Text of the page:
So too, can you find a pattern in things you remember having encountered. "I always see you in Tesco" might be concluded from a couple of encounters, conveniently forgetting the fact that you've seen the person in other places. This is human nature. I think we're always looking for correlations between things to make the world seem simpler and less scary.
So, it may seem like a fabulous coincidence that my Bolton gig last night involved me leaving the surrounding road system at the same exit I'd take to go to my Bolton friend's parents' house and that the Tesco I went to after the gig was the one in which I'd had breakfast with this friend in March 2005 while we were doing the last date of The Musical!, and in which I bought a shirt that my then new girlfriend (now ex-) considered to be one of her favourites. It might seem awfully connected. It isn't really. Though it's nice to revisit familiar places, especially ones which are random and distant. Why shouldn't I have a little area of familiarity in Bolton, even though I've only been there about 4 or 5 times in my life!?
Fast becoming a familiar place to me is the Oxford Service station. The saga with my Louis Armstrong CD had continued longer than I expected after my second trip to the place to pick up the discs that had been left out of the box set resulted in the wrong, though very similar, discs. I was resolved to get the right discs.
It was while I was being seen at this service station last night, tired and hungry again (that may have been habitual hunger, rather than genuine, but I fed myself anyway, reasoning that my lack of sleep and surfeit of exercise would probably see me right), that I considered the situation I was in. I was buying this CD for the third time, effectively. I had listened to the discs they'd given me, which was from a very similar collection. I even had a favourite recording from the collection and had found it quite enjoyable. In fact, the only reason I had for swapping the discs was to make everything match up. I considered whether I would care if I had to keep the wrong discs. No. In fact, I realised that my favourite track - a rather messed up version of "Stardust" in which Louis clearly didn't give a toss about the song - wasn't even on the collection I'd bought... so fixing the problem would leave me worse off. Why bother?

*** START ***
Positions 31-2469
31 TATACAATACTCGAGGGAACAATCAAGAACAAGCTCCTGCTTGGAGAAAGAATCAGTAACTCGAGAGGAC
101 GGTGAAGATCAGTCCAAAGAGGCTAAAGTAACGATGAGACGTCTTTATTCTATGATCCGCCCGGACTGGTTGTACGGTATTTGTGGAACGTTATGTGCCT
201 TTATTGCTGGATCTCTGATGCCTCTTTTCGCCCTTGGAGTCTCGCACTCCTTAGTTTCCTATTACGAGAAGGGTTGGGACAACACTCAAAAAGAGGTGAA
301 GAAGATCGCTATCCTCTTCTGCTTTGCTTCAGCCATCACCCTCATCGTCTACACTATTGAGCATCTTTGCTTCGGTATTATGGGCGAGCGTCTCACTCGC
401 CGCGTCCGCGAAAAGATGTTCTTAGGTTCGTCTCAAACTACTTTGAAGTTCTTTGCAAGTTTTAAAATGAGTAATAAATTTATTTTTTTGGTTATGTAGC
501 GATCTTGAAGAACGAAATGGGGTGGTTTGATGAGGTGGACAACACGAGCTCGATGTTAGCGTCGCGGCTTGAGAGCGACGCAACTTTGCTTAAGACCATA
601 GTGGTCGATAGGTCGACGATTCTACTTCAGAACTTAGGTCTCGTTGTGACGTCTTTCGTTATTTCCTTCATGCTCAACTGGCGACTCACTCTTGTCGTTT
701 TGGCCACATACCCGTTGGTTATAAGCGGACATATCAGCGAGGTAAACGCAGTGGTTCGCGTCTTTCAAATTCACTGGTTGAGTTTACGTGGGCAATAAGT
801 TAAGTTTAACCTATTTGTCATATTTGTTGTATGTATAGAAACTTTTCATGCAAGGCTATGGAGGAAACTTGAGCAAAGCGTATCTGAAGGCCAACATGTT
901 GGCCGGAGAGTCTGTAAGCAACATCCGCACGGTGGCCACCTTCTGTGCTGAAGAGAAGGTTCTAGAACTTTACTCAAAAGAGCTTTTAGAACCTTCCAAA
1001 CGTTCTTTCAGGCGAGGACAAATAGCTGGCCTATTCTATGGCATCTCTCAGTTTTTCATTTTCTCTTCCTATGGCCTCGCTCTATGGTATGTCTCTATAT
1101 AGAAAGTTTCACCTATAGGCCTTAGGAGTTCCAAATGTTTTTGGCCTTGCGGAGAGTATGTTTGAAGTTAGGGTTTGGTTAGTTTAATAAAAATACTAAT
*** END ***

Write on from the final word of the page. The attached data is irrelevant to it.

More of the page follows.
I think it came down to the principle. I didn't want someone else to get the wrong discs (my discs) in their "St Louis Blues" box set, and I wanted things fixed. As it happens I have already mp3ed the discs I got, so I can have the track that was missing. I guess I can live with the minor copyright issues involved in that.
I even considered really confusing the guy who dealt with me (the same guy as had seen me the other week - what a coincidence... not really) by, after insisting that I wanted the right discs in the box, then going out into the shop and buying the other box set (maybe even asking if he'd do an exchange!). He was confused because all he could see on the box and discs was "Louis Armstrong", which he pronounced "Lewis". I had to explain that the artist is not the unique key field here - it's the union of artist and album title. I didn't put it like that... I should have. That would have confused him gloriously further. But then, he was speaking in his second language and I didn't think it was necessarily fair to take out my frustrations on someone doing a low-paid job in the middle of the night. He was frustrated, I was quite pleasant to him - as much as my late night mental fug would allow.
Anyway, we got everything sorted out.
It's nice to revisit old stamping grounds. It's not necessary to stamp so much, though.